Fair Trade Wales, with the support of community groups, are marking the anniversary of when Wales’ became a Fair Trade Nation.
On the 6th of June 2008, Wales became the world’s first Fair Trade Nation. Today, Fair Trade Wales, the organisation representing the Fair Trade movement in Wales, alongside its community groups will be marking the anniversary.
However, with the spectre of COVID-19 overshadowing this year’s celebrations, tea-parties and chocolate cakes, volunteers across the country have joined together to make an online video.
Wales became the world’s first Fair Trade Nation in 2008, a huge achievement that only took place because of the many volunteers and community groups across the country that raised awareness and campaigned for it. The anniversary coincides with Volunteers Week, and the video highlights that the most important people in the Fair Trade movement are those volunteering in their local communities.
The ethical products and services sector in the UK has grown by more than £40bn since 2008, with households now spending an average of £1,263 per year on ethical goods and 82% of UK consumers care about Fairtrade. Alongside the minimum price that covers costs of production, producers also receive a Fairtrade Premium, an additional sum of money that workers and farmers use collectively to improve their social, economic and environmental conditions. In 2018, almost €34 million in Fairtrade Premium was generated by the UK market for Fairtrade producers.
The Fair Trade movement has been responding to the Covid-19 crisis. Banana producers in Ecuador are investing their premium to buy vital medical equipment, coffee farmers in Peru are providing food security to people remaining at home, and Fair Trade sports ball producers are now making more than 10,000 face masks for their local communities, for example.
Two new funds have been announced by the global Fair Trade movement to help support Fairtrade producers with immediate needs and also towards their resilience to keep going as businesses in the future.
Eluned Morgan MS, Minister for International Relations and Welsh Language, said:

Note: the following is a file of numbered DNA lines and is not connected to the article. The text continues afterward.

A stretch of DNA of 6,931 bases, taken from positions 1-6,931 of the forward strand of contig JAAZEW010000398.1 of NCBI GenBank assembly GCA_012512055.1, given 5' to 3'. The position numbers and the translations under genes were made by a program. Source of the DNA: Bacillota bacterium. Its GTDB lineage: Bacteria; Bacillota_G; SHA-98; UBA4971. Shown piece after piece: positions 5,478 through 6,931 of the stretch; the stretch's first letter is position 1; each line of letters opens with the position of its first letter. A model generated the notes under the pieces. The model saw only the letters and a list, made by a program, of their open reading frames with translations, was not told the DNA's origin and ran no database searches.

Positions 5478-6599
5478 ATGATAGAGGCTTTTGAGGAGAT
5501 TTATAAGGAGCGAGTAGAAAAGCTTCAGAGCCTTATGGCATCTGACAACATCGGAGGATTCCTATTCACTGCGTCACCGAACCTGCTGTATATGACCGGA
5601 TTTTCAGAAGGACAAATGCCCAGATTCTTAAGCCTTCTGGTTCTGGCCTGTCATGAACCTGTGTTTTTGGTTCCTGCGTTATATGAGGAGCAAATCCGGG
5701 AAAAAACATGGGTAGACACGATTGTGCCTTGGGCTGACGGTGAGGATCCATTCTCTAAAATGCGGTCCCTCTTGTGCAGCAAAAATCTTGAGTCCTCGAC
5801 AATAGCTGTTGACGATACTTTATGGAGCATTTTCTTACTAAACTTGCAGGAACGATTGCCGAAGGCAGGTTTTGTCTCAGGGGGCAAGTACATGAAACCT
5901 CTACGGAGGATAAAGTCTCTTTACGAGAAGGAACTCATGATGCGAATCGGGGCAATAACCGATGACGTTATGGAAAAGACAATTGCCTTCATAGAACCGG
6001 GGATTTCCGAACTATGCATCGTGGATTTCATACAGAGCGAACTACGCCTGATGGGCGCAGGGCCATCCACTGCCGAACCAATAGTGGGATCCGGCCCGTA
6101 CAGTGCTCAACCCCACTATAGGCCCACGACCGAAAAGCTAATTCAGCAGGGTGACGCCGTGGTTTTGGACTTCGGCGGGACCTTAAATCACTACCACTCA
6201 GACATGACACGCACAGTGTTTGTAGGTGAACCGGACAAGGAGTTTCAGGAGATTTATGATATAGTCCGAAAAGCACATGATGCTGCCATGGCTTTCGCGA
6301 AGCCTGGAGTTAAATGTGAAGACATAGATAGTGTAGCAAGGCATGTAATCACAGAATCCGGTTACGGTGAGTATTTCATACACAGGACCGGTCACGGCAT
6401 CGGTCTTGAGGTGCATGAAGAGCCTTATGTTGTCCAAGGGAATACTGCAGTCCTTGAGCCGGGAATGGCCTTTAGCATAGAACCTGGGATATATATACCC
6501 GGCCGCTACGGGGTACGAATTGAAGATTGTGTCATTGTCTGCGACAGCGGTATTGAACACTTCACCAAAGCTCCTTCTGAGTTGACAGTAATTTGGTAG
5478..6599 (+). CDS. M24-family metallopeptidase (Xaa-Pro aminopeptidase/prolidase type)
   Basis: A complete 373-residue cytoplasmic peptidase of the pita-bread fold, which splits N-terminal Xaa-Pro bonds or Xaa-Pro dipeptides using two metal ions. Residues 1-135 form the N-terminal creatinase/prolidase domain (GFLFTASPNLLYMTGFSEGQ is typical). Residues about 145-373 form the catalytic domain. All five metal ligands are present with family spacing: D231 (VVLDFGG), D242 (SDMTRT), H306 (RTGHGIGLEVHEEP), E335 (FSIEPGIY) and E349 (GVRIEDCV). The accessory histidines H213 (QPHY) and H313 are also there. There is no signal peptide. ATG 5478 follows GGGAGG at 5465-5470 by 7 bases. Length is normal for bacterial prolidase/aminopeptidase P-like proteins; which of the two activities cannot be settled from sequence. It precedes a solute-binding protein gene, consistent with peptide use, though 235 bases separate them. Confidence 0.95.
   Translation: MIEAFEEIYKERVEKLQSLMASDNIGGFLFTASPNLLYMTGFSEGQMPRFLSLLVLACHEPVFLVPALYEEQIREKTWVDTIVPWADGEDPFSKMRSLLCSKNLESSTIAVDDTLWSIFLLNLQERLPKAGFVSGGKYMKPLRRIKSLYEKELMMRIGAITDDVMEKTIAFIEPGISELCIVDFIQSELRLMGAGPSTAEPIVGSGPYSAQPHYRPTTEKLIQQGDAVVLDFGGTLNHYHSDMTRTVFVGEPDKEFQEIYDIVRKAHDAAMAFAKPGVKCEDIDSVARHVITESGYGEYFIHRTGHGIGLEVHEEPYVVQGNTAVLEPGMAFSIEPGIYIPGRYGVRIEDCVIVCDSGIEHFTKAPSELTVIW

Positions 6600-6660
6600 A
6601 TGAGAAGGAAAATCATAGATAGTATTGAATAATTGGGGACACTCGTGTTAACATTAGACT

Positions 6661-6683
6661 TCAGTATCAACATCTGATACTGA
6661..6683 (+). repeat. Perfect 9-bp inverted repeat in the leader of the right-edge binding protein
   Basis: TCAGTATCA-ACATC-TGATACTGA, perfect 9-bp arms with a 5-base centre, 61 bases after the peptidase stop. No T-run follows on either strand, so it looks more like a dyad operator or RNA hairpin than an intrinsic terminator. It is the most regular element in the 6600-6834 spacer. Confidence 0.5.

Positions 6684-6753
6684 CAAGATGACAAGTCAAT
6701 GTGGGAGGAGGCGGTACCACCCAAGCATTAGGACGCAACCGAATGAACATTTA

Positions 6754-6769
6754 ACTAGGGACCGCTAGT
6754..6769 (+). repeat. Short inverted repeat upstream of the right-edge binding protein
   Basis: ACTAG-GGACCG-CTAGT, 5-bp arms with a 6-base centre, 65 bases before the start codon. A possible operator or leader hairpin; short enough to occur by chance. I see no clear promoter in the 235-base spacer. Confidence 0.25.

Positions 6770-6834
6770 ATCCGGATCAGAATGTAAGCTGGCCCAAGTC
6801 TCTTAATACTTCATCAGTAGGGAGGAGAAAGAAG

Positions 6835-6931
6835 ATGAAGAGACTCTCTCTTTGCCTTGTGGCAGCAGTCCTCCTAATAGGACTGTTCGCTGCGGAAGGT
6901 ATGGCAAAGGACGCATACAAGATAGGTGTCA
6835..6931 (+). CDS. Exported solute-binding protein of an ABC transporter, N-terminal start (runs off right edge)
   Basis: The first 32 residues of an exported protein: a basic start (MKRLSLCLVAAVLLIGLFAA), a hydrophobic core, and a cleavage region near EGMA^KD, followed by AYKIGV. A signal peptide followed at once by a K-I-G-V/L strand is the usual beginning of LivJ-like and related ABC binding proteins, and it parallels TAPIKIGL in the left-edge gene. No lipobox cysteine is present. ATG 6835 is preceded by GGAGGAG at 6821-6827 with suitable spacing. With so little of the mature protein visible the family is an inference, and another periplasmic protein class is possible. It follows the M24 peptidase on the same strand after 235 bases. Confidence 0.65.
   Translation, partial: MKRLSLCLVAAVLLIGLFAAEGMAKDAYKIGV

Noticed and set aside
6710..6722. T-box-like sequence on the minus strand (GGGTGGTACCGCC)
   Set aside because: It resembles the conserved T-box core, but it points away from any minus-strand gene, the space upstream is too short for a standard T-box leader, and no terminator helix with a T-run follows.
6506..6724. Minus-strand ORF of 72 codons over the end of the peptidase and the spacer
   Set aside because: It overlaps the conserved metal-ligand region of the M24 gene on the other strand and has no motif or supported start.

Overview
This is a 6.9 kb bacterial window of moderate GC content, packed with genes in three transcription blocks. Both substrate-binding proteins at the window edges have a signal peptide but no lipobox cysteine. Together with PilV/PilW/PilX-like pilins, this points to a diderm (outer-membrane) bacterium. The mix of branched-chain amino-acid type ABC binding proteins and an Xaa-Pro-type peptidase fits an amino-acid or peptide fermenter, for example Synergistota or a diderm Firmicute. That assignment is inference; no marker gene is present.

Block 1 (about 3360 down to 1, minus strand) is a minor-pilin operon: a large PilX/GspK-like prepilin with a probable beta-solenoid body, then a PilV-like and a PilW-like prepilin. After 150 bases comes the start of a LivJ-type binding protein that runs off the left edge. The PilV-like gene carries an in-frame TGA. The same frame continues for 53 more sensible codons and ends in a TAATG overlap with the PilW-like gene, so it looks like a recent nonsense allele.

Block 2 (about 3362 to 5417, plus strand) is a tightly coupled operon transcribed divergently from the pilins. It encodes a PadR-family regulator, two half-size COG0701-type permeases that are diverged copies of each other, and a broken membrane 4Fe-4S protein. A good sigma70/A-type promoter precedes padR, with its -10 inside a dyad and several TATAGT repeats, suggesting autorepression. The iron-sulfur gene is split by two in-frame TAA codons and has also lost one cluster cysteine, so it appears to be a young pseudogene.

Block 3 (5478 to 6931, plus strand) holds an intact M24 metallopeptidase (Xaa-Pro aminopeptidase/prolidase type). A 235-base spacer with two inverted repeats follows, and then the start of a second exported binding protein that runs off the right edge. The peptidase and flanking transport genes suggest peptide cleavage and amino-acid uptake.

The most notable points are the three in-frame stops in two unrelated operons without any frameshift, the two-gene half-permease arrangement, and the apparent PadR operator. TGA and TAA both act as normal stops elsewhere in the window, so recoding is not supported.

“We are proud that Wales is the world’s first Fair Trade Nation. Wales is full of people that give time and energy to building a better, fairer world for future generations and showcasing this to the world is an important part of our international strategy.
We are committed to building our reputation as a globally responsible nation. In March, we launched the Coffee 2020 Climate Change Partnership, which will support over 3,000 Fair Trade coffee farmers in Uganda, and our Wales and Africa programme continues to provide small grants to Fair Trade groups across Wales to build partnerships with producers in Africa.”
Aileen Burmeister, National Coordinator for Fair Trade Wales said:
“Now more than ever, we can see the positive impact of Fair Trade and we want to thank all the volunteers across Wales who continue to raise awareness about Fair Trade.
“Fair Trade producers are being impacted by Covid-19 restrictions, and we all know that farmers and workers globally are facing huge levels of uncertainty about their future. Global stock markets are falling, meaning that farmers and workers are receiving far less for their produce. It is in these times that we can really see how important the Fairtrade minimum price is.
“We can all do our part by trying to buy Fairtrade products where we can, sharing Fair Trade stories, and getting involved with local Fair Trade activities. There are over 30 active Fair Trade groups across Wales, who work hard raising awareness, organising events, giving talks and of course enjoying Fairtrade cake and a cuppa. These activities make a difference to the 1.7 million Fairtrade farmers and workers across the world.”